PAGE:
Supplier FAQ

The previous policy was appropriate when it was introduced in 2006 and has enabled many businesses to provide work to BC Hydro. In F15, our direct Indigenous Procurement spend was about $80 million.

However, we have also had a lot of feedback about the policy with some people feeling the approach was overly restrictive and that it did not provide meaningful benefits to First Nations communities.

For example:

  • We heard the Indigenous Business definition (e.g. 51% owned by a First Nation, etc.) was too restrictive and didn't allow the flexibility that some communities needed in order to build sustainable partnerships with businesses.
  • We also heard concerns that the 5% Indigenous Inclusion weighting in public bid documents wasn't necessarily benefitting First Nations communities while some bidders would ignore the requirement.

The revised policy addresses these issues and makes other improvements.

Directed procurement opportunities will only be used to offset commitments to First Nations Groups and Communities where BC Hydro's footprint has the most impact and where we have agreements in place.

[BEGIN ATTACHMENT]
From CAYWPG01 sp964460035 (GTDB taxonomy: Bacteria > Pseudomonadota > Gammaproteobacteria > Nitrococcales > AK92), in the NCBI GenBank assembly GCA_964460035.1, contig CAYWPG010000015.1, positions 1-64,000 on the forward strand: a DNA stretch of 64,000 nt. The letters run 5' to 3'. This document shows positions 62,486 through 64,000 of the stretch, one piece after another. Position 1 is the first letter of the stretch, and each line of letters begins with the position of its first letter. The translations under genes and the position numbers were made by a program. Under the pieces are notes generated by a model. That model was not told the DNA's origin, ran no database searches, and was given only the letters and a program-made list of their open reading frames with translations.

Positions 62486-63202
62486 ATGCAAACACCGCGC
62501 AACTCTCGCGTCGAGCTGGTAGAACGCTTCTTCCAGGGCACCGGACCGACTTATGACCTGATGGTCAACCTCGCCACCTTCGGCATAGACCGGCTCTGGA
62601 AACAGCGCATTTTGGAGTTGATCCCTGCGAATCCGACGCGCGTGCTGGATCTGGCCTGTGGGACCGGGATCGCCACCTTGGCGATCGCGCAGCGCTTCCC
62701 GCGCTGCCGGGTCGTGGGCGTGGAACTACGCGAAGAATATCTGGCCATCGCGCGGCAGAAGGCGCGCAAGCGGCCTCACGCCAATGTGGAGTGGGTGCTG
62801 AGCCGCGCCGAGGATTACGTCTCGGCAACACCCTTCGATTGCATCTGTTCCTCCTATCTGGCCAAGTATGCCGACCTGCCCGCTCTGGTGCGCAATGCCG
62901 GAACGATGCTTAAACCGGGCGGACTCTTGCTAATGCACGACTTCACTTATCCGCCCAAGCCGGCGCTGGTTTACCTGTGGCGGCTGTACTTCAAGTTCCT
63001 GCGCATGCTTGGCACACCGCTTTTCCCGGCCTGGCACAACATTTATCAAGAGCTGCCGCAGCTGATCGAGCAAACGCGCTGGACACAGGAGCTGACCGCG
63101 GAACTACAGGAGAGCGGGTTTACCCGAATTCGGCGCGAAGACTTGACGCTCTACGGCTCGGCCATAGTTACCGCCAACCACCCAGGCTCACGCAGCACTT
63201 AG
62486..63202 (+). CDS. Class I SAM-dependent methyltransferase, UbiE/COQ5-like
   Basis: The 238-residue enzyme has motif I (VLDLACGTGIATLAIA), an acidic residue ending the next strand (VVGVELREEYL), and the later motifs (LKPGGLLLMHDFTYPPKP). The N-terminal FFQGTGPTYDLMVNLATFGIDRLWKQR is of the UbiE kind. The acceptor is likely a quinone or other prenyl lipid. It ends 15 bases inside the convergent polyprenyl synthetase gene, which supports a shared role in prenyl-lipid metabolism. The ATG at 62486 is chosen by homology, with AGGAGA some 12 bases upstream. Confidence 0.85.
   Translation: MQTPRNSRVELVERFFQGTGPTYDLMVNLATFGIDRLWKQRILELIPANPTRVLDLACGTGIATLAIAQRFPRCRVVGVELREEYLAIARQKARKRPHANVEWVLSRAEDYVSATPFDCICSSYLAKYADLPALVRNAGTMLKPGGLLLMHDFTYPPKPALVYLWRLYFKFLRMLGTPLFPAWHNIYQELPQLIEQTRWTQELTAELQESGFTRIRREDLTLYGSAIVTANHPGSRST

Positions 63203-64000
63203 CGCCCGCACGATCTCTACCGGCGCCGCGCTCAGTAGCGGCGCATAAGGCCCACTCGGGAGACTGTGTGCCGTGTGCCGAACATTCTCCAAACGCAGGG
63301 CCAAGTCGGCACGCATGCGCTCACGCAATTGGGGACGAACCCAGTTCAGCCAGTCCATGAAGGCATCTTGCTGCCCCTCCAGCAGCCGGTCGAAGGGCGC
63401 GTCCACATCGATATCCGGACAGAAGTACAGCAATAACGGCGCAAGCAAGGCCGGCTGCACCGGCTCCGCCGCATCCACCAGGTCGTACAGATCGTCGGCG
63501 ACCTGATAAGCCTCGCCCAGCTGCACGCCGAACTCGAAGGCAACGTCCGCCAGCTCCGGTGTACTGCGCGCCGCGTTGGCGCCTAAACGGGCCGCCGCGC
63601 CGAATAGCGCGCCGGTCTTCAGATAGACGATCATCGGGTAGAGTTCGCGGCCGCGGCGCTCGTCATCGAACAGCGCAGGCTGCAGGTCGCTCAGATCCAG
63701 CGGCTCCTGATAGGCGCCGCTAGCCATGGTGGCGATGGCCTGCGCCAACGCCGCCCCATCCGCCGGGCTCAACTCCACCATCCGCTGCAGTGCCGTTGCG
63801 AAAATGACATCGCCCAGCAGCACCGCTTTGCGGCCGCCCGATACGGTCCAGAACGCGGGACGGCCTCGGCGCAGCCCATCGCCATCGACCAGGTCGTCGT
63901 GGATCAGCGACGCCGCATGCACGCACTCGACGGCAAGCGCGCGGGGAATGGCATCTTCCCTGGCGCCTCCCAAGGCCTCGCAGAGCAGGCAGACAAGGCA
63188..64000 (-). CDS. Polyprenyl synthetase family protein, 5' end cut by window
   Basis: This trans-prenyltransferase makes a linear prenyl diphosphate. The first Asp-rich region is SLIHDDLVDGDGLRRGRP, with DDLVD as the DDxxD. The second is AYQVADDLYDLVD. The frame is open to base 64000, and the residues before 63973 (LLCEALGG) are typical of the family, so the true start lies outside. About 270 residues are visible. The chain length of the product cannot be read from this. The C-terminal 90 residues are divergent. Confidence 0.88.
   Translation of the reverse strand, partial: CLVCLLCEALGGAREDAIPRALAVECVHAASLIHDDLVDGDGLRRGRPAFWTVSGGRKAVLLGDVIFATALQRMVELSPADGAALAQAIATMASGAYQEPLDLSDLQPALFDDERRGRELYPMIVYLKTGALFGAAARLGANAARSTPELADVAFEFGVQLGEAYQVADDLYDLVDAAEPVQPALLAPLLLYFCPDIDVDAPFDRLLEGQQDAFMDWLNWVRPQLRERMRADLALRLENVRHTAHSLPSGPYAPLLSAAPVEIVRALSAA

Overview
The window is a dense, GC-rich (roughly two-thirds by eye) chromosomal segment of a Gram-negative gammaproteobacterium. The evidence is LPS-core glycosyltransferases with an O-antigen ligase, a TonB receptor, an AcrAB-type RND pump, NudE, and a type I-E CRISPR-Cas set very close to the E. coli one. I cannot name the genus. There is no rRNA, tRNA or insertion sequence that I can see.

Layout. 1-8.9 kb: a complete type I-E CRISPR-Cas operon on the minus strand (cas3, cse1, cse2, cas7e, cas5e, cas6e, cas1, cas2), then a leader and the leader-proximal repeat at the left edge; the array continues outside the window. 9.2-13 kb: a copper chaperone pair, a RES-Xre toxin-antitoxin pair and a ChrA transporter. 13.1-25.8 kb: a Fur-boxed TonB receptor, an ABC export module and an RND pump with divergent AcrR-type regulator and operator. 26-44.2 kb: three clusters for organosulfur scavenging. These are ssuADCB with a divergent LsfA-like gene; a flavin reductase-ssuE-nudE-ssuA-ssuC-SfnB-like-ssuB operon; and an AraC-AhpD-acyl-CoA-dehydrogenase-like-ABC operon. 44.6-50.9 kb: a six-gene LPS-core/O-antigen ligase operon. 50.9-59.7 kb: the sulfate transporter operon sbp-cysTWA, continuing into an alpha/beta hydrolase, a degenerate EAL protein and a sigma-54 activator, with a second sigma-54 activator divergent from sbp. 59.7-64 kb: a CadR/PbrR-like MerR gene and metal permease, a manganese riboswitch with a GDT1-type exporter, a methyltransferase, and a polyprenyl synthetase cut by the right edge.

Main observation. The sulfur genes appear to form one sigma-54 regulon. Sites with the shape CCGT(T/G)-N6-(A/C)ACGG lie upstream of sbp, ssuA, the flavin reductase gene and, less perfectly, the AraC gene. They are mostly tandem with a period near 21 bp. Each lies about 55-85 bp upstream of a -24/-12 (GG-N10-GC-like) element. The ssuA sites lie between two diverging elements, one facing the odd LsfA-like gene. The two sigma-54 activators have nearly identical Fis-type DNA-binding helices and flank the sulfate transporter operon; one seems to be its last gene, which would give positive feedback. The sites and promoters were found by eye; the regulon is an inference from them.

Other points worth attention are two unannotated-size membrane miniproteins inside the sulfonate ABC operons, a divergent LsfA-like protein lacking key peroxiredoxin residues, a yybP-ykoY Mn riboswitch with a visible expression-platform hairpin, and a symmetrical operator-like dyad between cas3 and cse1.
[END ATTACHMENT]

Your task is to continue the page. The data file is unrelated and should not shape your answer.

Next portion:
The definition of Indigenous Business has been revised to remove the 51% Indigenous ownership requirement; this allows First Nations to delegate business partners and to avoid having to set up complex and timely joint ventures. It provides greater flexibility for the FN.

There is no longer a specific indigenous inclusion weighting of 5%. This was removed as it provided very little benefit. Instead the revised Policy references BC Hydro's recent Statement of Indigenous Principles which both BC Hydro employees and contractors are expected to adhere to.

Opportunities will generally be based on the applicable agreement(s) with the First Nation.

Where an Indigenous group has an agreement with BC Hydro, the Indigenous group may identify in writing to BC Hydro the designated businesses that are eligible for directed procurement to fulfill BC Hydro's commitments to the Indigenous group under the agreement. Designated businesses must meet all of BC Hydro's technical requirements for qualifications, safety and performance, and have market competitive pricing.

Under the revised definition of Indigenous Business BCH no longer needs to verify an Indigenous Business. However, BCH does need to have written confirmation from the First Nation that has an agreement with BC Hydro that contracts with the designated business can be used by BCH to meet its commitments to the FN.

Yes, when the contractor signs the contract they acknowledge the Statement of Indigenous Principles.